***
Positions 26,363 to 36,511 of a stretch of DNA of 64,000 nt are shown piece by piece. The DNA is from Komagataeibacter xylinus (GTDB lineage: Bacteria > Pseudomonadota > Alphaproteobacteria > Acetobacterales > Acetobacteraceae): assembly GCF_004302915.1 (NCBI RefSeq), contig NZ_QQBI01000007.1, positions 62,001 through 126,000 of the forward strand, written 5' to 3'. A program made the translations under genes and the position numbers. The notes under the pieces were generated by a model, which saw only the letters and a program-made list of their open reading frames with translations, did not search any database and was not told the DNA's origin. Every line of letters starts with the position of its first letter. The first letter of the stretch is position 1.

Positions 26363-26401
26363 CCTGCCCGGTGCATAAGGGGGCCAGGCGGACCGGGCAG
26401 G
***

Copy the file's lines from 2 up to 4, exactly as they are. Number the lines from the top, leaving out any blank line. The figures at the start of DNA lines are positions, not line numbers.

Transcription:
Positions 26363-26401
26363 CCTGCCCGGTGCATAAGGGGGCCAGGCGGACCGGGCAG
26401 G